If you’re going to take valuable time out of your workday to train your staff, you want to make sure that training is worth the time and effort. You have skills and knowledge you know would be beneficial to your staff, but maybe you’re not quite sure how to translate that knowledge into an effective training. Or maybe you’ve held training sessions, but they haven’t yielded the kind of results you hoped for. We’re here with four tips to help make your future training sessions more effective than ever.
You should begin every training session with an overview of the things you expect your employees to learn. The more specific you are, the better. For instance, “Learn better customer service” is too vague. “Learn how to interact with clients over the phone” is better. “Learn how to put worried clients at ease over the phone” is an even better, more specific goal. Not only will stating specific goals from the outset help your employees focus on the right things, it will also help you measure the success of the training.
When you think of training, you probably imagine learning new software tricks or covering the latest IRS rules and regulations. Training in those areas is important, but you can use training opportunities to teach less obvious skills and ideas. Try using your training sessions to help your staff become more comfortable with collaboration or emphasize company culture. The results of a culture training may not be as immediately obvious as a software training but setting specific expectations still applies. Other topics you could cover in a training session include:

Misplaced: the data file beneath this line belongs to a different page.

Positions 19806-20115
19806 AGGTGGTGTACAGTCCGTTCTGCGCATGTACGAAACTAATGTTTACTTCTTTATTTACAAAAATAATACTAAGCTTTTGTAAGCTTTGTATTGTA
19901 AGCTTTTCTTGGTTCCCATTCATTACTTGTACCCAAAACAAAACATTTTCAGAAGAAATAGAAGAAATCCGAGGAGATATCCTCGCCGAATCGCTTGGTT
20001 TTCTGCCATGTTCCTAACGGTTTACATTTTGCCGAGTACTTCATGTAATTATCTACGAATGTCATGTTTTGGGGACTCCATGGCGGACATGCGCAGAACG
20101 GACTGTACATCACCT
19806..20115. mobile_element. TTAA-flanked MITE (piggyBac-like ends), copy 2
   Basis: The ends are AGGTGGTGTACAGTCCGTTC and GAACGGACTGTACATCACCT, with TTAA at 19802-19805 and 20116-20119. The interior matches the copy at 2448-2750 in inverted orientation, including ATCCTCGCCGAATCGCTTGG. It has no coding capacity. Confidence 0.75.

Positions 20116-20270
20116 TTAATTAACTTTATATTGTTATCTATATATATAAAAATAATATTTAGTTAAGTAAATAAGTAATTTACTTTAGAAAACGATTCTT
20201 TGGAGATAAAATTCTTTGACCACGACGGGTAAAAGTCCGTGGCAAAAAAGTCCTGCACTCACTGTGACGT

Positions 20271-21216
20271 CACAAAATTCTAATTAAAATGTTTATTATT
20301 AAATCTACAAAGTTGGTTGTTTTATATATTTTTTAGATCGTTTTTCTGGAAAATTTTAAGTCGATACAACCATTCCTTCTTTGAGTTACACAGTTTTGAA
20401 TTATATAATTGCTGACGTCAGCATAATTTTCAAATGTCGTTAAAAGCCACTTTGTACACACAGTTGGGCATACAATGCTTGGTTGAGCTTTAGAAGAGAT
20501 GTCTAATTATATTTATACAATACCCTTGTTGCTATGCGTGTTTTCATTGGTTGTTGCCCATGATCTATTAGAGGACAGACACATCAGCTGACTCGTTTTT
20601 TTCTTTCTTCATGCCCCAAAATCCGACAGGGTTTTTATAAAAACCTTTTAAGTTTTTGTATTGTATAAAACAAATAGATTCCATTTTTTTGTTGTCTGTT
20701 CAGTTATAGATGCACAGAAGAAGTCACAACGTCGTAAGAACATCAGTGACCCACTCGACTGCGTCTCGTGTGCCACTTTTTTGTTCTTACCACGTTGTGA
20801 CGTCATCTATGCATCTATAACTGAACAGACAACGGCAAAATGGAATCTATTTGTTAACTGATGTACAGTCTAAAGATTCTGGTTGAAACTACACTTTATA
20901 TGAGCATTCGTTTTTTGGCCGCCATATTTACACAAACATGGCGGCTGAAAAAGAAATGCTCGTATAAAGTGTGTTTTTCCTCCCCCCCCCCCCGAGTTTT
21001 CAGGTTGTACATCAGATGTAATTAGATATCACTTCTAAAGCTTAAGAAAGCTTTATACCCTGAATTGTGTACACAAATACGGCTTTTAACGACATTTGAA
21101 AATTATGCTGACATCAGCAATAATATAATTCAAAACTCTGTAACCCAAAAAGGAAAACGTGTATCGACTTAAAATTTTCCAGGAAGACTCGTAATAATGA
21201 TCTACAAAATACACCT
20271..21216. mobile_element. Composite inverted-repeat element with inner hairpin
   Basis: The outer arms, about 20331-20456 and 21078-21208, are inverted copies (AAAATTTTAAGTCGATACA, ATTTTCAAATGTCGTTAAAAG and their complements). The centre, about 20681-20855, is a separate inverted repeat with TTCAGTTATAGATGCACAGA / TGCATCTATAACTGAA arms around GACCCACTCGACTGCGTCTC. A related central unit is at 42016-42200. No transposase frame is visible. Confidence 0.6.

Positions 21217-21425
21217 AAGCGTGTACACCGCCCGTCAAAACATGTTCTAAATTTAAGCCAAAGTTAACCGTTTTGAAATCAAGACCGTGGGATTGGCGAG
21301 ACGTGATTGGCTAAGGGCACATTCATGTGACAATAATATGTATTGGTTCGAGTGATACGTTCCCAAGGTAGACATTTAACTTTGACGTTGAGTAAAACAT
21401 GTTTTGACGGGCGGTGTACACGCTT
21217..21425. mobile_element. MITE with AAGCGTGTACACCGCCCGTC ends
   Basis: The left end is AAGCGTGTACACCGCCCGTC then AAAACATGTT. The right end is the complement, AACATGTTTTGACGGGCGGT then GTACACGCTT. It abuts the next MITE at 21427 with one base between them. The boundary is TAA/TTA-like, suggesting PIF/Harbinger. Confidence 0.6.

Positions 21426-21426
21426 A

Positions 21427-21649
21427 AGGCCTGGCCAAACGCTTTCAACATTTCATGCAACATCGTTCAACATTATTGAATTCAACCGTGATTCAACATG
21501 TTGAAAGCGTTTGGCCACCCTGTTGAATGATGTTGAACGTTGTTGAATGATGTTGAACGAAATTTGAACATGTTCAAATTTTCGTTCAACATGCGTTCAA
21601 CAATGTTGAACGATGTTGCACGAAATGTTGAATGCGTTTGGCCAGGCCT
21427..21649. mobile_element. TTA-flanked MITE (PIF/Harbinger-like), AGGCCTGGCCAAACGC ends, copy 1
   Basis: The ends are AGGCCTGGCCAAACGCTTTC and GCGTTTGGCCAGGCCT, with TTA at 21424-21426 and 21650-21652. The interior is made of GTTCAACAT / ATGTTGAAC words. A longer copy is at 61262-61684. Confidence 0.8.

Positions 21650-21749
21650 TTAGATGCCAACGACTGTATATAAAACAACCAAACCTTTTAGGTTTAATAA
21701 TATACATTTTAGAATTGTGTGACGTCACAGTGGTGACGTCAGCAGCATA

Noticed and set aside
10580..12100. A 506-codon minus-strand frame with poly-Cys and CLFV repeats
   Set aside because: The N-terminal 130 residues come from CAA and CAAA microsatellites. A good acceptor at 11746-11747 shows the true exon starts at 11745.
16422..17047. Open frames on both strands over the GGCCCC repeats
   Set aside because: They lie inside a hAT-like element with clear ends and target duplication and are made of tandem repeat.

As an employer or manager, you have a unique vantage point to pick up on the strengths and shortcomings of your employees. Use that insight to your advantage—and your company’s benefit—by asking your employees to lead a training that plays to those strengths. People often enjoy teaching about things that they do well themselves and will be happy to help teach their peers. Not only will this help add variety to your trainings, focusing on employees’ strengths leads to a more engaged, efficient workspace. It’s also a great way recognize an employee’s excellence and build respect between co-workers.
Asking for feedback can either be anonymous or not, but it’s important that you do ask for it. Employees may point out something you hadn’t thought of or suggest a good idea for the future. Additionally, employees will feel more valued if you take the time to listen to them and will likely be more engaged in the next training session if some of their ideas are implemented. If you don’t have the time to hold a brief meeting for feedback (or want to keep things more anonymous) have employees write down their feedback and leave it on your desk.
Want to learn more about how to be an effective leader? Take a moment to read our post on How to Delegate More Effectively.